2021 mortgage rate forecast: competition between lenders to dominate mortgage market

| By Frédéric Papp |
Source: iStock / marchmeena29

Mortgage rates are set to remain attractive in 2021. If mortgage borrowers know how to capitalize on interest rate fluctuations and competition between lenders, they can save several thousand francs.

The outbreak of the coronavirus pandemic in March 2020 caused benchmark rates for ten-year fixed-rate mortgages to increase to 1.20% from their all-time low of 0.98%. Since then, the rates of the most popular mortgage in Switzerland have hovered around the 1-1.15% mark. The benchmark rate is currently 1.06% (as at 16 December 2020).
HypoPlus, the mortgage specialists of the Comparis group, together with Comparis financial expert Frédéric Papp predict the following interest rates for fixed-rate mortgages in 2021:

Benchmark rate (15.12.2020)* Rates until December 2021
10-year fixed-rate mortgage 1.06% 0.9-1.2%
5-year fixed-rate mortgage 0.9% 0.7-1%

*Source: HypoPlus, mortgage experts of the Comparis group

Rate rises and inflation surge unlikely

The European Central Bank (ECB) and the European Union have decided to offer billions in emergency loans and additional central bank money in order to shore up the economy. Against this background, rate increases and a strong surge in inflation seem unlikely. If a worldwide vaccination campaign succeeds in containing the coronavirus pandemic, the global economy would gather momentum again. “This could trigger hikes in energy prices, which would then, in fact, lead to a slight increase in inflation rates,” says Comparis expert Papp.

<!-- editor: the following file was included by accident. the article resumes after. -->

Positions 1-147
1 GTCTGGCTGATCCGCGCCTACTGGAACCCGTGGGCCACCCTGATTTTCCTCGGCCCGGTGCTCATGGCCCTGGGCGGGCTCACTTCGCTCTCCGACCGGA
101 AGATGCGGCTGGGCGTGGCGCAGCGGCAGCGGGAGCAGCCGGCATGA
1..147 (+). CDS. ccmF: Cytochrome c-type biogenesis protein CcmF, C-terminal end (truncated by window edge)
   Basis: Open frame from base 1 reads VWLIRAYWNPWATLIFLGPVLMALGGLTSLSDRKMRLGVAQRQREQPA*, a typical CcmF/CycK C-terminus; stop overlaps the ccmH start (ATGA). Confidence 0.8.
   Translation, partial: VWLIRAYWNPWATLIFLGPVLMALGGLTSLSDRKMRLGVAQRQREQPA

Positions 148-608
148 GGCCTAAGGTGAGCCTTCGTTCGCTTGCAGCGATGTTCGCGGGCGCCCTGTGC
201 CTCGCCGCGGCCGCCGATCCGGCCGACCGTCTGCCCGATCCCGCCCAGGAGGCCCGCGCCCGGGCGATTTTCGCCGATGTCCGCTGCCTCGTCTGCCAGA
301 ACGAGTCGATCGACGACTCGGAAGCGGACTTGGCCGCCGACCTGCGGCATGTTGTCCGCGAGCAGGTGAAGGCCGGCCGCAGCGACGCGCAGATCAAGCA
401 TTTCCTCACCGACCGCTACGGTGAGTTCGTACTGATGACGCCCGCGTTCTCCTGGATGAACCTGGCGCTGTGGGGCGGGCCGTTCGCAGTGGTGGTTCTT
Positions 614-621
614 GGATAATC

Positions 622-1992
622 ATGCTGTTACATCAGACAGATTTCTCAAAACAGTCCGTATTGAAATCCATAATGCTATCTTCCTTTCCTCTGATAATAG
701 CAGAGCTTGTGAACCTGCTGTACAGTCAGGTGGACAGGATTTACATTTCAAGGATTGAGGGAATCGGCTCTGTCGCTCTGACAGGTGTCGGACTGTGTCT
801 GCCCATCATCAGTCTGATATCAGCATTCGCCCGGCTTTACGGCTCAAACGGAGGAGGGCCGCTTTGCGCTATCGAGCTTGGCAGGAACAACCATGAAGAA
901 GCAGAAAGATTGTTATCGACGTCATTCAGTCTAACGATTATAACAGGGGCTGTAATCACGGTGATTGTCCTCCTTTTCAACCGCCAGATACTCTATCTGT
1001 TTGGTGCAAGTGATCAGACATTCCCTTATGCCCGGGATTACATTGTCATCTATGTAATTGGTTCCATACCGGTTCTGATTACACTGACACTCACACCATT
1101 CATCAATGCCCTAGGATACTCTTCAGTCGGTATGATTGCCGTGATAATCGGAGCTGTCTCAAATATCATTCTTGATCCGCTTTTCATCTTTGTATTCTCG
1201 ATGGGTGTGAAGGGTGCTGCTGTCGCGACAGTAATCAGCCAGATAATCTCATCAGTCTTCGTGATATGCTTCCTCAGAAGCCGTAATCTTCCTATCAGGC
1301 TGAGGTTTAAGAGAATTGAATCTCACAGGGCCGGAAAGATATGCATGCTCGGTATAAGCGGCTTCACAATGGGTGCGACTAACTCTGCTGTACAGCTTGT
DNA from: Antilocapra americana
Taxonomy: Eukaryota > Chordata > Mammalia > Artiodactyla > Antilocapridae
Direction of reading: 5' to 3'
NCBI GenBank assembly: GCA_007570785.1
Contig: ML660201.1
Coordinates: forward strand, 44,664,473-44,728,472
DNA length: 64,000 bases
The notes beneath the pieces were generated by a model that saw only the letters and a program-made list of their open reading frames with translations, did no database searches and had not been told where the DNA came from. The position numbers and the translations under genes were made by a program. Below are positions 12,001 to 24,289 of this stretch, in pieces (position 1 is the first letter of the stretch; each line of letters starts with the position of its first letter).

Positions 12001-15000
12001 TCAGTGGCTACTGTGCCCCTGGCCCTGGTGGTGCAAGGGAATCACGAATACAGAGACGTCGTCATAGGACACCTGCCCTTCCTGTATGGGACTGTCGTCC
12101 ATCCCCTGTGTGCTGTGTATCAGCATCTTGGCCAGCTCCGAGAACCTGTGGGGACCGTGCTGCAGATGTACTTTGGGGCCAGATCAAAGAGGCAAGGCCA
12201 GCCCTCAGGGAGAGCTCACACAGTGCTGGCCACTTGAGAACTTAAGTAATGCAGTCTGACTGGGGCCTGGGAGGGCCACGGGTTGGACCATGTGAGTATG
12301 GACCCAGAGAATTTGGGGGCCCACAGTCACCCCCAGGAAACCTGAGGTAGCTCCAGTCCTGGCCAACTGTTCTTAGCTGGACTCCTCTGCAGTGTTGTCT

If credence is given to the projections of the ECB, inflation is set to rise to 1% in 2021 and to 1.3% in 2022 in the euro area.

What does this mean for mortgage borrowers?

Mortgage borrowers would nevertheless be well advised to keep a close eye on the mortgage market if they wish to obtain the best possible deal:

Look out for “special offers” on selected repayment terms

There are always phases in which lenders offer considerably better rates for particular terms. Independent mortgage brokers have close connections with mortgage lenders and can help to uncover these deals.

Remember: insurance companies and pension funds tend to offer the best rates for long repayment terms, while banks generally have more favourable rates for short and medium terms.

Make the most of fluctuations in swap rates

Banks also refinance mortgages on the international capital market via the swap market. Falling swap rates make refinancing cheaper. Banks can pass on a portion of the cost benefits in the form of cheaper mortgage rates. The following examples illustrate how changes in swap rates can affect mortgage rates:

Date 10-year CHF swap rate Change in swap rate Change in 10-year fixed-rate mortgage Benchmark rate for 10-year fixed-rate mortgage1 Interest cost per year for 10-year fixed-rate mortgage (CHF 750,000) Change in annual interest cost
3.1.2020 -0.13% n/a n/a 1.1% CHF 8,250 n/a